US markets opened higher Tuesday morning on seasonally strong housing prices, and the expectations that the Eurozone policy makers have devised a plan to deal with the European debt crisis. US president, Barack Obama called on leaders in Europe to take decisive action Monday, warning that the troubles in this region are causing global fear, and urging leaders to act sooner rather than later.
US home prices rose for the fourth month to .9% for July, amid the peak home buying season. The US housing market continues to be weak, however, and the months ahead are expected to see prices falling once again. Housing prices have been cited as the key reason the US economy has struggled for more than two years following the official end of the recession.
European markets are set to close higher for the day, led by banks including BNP Paribas and Deutsch Bank, as expectations concerning more action on the part of policymakers in the Eurozone to stem the Greek debt crisis and help the banks in this region boosted investor confidence. The FTSE and the DAX were both posting gains in late trading, with the DAX up over 4%.
A Real Fix To The European Debt Crisis, Or Too Little Too Late?
The question that is being put to investors is whether the market rally is sustainable, or is it a technically-driven, short-term bounce. While the statements coming from European leaders have caused a rally in financials, whether the plan will put the region on solid ground, and put an end to the European debt crisis remains to be seen.
One of Europe’s barometers of investor anxiety, the VDAX-New volatility, fell 5.2%, with the Euro STOXX volatility index falling by 5.4%, signaling a decline in risk-aversion, and an increase in appetites for traditionally riskier assets such as commodities and equities.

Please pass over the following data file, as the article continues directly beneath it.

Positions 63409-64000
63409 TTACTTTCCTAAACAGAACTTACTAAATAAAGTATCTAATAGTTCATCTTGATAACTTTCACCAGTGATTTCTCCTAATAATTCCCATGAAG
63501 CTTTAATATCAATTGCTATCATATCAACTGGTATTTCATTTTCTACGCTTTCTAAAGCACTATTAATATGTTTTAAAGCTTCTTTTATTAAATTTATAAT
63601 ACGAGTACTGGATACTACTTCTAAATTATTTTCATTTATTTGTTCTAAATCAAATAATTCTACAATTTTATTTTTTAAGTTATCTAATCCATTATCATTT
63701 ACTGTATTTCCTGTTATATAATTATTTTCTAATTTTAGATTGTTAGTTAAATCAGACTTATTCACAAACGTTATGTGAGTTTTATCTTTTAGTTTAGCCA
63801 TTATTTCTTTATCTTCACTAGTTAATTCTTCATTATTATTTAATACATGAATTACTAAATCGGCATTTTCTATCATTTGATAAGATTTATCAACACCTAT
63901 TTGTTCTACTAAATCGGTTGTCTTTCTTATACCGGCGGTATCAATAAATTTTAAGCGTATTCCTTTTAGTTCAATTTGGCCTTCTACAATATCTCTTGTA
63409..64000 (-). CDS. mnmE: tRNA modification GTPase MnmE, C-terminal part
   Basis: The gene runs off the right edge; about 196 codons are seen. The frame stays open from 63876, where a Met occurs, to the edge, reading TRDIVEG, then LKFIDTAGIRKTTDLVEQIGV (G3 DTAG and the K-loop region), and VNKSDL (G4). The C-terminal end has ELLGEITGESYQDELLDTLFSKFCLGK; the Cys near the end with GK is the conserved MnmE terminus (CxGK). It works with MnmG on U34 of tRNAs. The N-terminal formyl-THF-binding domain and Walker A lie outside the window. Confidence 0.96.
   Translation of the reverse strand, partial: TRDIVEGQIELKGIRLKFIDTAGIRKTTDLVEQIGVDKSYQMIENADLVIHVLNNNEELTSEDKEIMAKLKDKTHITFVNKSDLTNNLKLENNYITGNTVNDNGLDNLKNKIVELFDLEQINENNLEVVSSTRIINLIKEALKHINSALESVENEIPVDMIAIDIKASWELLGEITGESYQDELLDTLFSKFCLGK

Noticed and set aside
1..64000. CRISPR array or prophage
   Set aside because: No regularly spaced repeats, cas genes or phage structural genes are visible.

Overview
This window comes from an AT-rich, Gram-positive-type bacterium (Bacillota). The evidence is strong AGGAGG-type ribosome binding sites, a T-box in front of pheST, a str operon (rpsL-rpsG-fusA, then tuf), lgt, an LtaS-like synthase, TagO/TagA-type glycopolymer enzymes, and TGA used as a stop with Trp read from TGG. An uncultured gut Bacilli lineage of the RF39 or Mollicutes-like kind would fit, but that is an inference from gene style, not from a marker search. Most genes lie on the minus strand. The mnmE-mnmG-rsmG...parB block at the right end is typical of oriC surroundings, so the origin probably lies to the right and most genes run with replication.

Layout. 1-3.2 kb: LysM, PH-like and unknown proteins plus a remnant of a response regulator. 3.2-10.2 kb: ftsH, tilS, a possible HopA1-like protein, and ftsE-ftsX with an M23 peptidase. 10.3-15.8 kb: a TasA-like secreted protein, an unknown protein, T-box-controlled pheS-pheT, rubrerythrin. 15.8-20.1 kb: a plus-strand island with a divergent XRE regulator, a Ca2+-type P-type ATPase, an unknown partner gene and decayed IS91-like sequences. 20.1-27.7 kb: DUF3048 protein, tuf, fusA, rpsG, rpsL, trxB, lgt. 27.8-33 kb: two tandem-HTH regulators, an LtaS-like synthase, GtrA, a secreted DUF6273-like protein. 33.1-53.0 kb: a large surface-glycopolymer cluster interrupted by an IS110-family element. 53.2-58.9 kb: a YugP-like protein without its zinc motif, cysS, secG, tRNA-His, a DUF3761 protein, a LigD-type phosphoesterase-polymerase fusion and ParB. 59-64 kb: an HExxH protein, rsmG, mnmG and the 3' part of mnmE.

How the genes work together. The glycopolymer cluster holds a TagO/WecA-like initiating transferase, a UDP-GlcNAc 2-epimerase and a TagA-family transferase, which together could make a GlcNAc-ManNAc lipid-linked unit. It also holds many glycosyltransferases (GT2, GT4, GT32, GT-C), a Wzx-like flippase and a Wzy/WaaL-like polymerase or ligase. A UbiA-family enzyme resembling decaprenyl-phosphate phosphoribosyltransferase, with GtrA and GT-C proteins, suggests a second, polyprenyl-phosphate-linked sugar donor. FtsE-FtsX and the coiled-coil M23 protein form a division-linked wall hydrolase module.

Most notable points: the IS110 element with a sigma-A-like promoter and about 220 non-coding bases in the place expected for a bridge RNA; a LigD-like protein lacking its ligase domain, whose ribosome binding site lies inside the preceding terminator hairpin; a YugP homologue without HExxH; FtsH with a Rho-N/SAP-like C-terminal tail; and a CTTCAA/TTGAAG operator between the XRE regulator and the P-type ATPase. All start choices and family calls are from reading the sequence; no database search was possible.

With the political response to the Eurozone crisis continuing to unfold, analysts warn of the potential for further decline in equities markets. The September US consumer sentiment report is also being closely monitored by investors. The Consumer Confidence Index was expected to rise from 44 to 46, although early reports Tuesday have stated that the index is up only slightly at 45.4.
Possible European Debt Crisis Solution Spurs Appetite For Risk In Currency MarketConsumer spending accounts for roughly 70% of US economic activity, and this report signals that Americans continue to be concerned about low wages and stubbornly high unemployment.
The hopes that there could be a solution to the European debt crisis on the horizon gave investors in the currency market an increased appetite for risk, as the US dollar fell slightly, and the British pound hit a six-day high against the dollar and the yen.
In late afternoon trading on Monday, the dollar index (DXY) fell to 77.554 from 78.213, and the Euro saw a rise to $1.3625 versus $1.3497 in late Monday trading. Analysts speculate that the Euro could bounce higher later in the week if the German government ratifies the previously agreed to modifications to the stabilization fund.
As the potential increase to the European Financial Stability Fund is being hailed as a positive step, the idea will certainly be debated by European leaders, and these debates could cause volatility for the Euro. While analysts are calling for a positive Euro when the dust settles, it could prove to be a rock road in the meantime.
Next week’s possible cuts to interest rates by the European Central Bank, as well as Greece’s next installment of aid will almost certainly affect the single currency.
Forex investors can look for buying opportunities in the GBP/USD, as the pair has been deemed oversold, with analysts calling for a possible correction of up to 6%. Analysts have rated the pair a “buy” with a recommended stop-loss of 152.44.